Books Of Interest: May 7th, 2014

This is a very diverse number of books that I thought our readers might have an interest:

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The Word Exchange     Alena Graedon

This is the author’s debut novel and is a thought-provoking look into the future dealing with the web’s invasion of our lives. Devices called “Memes’ are invasive in the character’s decision-making and this is interwoven in the heroine’s, Anana Johnson’s life and what she is dealing with in the plot of the book. I am particularly interested in this because of the futuristic aspects of the book and how it will shape society and our culture. I normally don’t delve into fiction but this looks interesting because of the combination of science fiction as well as how the use of words play into the plot.

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The Hard Way On Purpose: Essays and Dispatches From The Rustbelt     David Giffels

I never thought in a million years that I would be interested in a book on Akron, Ohio, but I must say that David Giffels intrigued me. He gets down to the nitty-gritty in describing the history, its culture and most of all, and this is the part that I like most of all, how it affected and continues to affect him personally.

Giffels shows us the plight of the blue-collar worker and how the closing of plants such as Firestone, Goodrich and General Tire afftected the city via the loss of 40,000 residents. Through these essays, Giffels shows Akron as it really is and how it is handling its struggles in order to rebound and regain its luster.

He shows us what it means to really be a part of community and that it is difficult to understand what people are really going through unless you live it every day.

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Congo: The Epic History Of A People     David Van Reybrouck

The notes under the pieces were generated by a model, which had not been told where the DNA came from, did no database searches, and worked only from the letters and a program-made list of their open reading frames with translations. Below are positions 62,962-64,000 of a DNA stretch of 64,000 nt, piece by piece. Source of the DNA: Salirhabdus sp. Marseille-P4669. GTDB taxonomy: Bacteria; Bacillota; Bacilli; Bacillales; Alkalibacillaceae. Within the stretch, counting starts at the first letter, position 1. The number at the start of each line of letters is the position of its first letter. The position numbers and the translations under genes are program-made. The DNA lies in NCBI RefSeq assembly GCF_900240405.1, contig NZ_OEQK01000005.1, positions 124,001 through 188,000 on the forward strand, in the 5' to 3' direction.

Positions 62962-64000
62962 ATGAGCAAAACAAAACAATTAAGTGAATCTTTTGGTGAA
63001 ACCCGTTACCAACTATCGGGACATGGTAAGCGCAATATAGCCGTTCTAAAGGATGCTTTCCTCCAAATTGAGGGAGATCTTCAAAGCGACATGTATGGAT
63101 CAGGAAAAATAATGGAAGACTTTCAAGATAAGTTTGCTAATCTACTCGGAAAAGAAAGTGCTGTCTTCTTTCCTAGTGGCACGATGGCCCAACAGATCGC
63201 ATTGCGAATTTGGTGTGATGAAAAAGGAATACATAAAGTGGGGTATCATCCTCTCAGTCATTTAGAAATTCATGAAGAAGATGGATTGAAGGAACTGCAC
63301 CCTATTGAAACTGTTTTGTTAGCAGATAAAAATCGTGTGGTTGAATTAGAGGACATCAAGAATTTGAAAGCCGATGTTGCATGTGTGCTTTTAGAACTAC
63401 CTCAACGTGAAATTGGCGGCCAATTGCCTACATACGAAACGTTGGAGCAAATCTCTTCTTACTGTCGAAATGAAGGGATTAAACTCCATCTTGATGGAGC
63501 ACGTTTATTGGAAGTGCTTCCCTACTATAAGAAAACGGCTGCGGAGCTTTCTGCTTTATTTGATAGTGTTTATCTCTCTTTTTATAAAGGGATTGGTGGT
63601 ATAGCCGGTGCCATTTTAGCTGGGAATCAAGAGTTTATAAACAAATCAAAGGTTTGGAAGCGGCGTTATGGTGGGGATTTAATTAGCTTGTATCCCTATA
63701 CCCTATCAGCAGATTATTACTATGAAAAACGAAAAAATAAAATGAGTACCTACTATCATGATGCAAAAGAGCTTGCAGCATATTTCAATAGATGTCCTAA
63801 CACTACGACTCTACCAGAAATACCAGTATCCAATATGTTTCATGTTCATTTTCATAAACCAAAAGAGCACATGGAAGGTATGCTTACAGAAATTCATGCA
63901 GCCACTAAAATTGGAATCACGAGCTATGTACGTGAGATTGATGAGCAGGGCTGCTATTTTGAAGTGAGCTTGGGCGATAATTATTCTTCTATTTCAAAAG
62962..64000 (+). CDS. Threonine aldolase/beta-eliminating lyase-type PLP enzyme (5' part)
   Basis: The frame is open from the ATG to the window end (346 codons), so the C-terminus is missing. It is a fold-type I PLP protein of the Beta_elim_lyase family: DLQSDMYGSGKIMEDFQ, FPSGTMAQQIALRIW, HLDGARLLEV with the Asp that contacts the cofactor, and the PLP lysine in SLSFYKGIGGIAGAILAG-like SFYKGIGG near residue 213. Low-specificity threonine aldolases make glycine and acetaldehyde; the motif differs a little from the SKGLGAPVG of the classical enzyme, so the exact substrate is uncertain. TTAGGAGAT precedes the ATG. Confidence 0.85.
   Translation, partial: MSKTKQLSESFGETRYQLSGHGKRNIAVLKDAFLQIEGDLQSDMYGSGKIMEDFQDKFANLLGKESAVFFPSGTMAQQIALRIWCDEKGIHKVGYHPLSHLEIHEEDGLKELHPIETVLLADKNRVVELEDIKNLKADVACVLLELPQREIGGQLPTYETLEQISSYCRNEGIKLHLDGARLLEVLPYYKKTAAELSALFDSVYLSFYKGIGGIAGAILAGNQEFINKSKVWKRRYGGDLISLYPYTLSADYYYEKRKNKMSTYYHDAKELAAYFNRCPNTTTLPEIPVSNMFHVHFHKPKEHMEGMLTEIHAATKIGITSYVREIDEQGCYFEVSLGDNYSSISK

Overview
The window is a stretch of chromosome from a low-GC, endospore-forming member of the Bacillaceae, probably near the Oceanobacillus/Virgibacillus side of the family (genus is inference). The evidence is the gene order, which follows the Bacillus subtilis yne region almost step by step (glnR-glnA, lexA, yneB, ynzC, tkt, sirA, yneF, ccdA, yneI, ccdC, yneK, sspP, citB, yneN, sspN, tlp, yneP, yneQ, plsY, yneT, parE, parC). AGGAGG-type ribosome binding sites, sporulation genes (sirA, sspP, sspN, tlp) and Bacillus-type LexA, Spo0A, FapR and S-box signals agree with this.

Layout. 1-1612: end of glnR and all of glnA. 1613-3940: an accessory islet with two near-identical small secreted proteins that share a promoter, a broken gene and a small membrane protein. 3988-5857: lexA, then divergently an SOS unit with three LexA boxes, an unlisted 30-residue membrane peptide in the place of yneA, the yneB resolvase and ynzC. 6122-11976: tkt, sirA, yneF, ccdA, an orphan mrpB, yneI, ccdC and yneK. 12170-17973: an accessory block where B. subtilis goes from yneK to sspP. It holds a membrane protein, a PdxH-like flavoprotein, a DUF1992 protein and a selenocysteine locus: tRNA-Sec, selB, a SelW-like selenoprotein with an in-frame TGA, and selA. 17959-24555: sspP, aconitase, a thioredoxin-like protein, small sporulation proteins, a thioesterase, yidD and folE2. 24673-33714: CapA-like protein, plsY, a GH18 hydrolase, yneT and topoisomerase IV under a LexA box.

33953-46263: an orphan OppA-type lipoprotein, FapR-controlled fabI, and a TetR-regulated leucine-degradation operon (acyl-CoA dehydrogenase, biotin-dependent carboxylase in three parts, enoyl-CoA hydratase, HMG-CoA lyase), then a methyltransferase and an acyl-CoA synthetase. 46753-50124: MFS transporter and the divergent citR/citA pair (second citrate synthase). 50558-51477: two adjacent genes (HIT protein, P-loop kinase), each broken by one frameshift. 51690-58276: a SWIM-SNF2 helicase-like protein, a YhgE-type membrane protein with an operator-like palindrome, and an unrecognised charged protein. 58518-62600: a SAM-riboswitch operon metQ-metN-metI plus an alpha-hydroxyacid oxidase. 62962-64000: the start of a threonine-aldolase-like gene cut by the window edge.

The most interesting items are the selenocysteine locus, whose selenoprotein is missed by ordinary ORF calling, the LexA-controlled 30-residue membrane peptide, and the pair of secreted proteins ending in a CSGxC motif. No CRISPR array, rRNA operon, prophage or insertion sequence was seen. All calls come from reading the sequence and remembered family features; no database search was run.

The author does a tremendous job in bringing the Congo and its people to life in an very well-researched book. One of the most fascinating discoveries is that the Congo is over 905,000 square miles and how much wealth in resources in the way of rubber, copper, iron, diamonds, and uranium. There is no wonder that countries such as Belguim, Germany and China have come to plunder these resources.

Van Reybrouck delves into the history and we discover that over four million Congolese were shipped to America as slaves. He spends a good amount of time on King Leopold II of Belguim and how he raped and pillaged the country in order to build up Belguim.

The author also found elderly Congolese who shared their stories of the most recent history of their country and its struggles. If you have any interest in the Congo, its history, how it affects the rest of Africa and how it plans to move forward, this would be an excellent book to start with.

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John Quincy Adams: American Visionary     Fred Kaplan

I am always interested in former presidents and I am embarrassed to say that I did not realize that John Quincy Adams served in the House of Representatives for seventeen years after he had served as our country’s sixth president. The author, Fred Kaplan, who has also written biographies on Mark Twain and Abraham Lincoln has does an extensive job here in portraying Adams as a man that was ahead of his time. Kaplan shows him as a man whose ideas would be accepted later into the national scheme of things. Kaplan writes this and this is taken from the New York Times Review of Books: “Adams days of strife and sorrow had been many. But the strife had been on behalf of deeply held ideals about his own and his nation’s moral life, about justice and the American future.”

It is interesting to note how Kaplan portrays Andrew Jackson, who was one of Adam’s nemesis, as much different as other biographers of Jackson have done and this may make this book not the standout that it should be because of his one-sidedness towards Adams.

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Decoded     Mai Jai

The real name of the author is Jiang Benhu and I must say that I had never heard of him even though he has published several novels involving intelligence. I have been fascinated by foreign authors in the fiction arena such as Roberto Bolano, Haruki Murakami and Sweig Larsson. Mai Jai writes about cryptography, in which I am extremely interested, but what fascinates me is how being from a communist country, he is able to write and I wonder how much of this is realistic or not.

This work is more of a psychological study of the main character, Rong Jinzhen, and how is work at Unit 701, a government campus which focuses on cryptography, affects his life from the standpoint of being watched at all times and being recorded. To me, this work gives me a better understanding of what China is truly about as compared to reading some non-fiction work by a foreigner who is looking from the outside.

 

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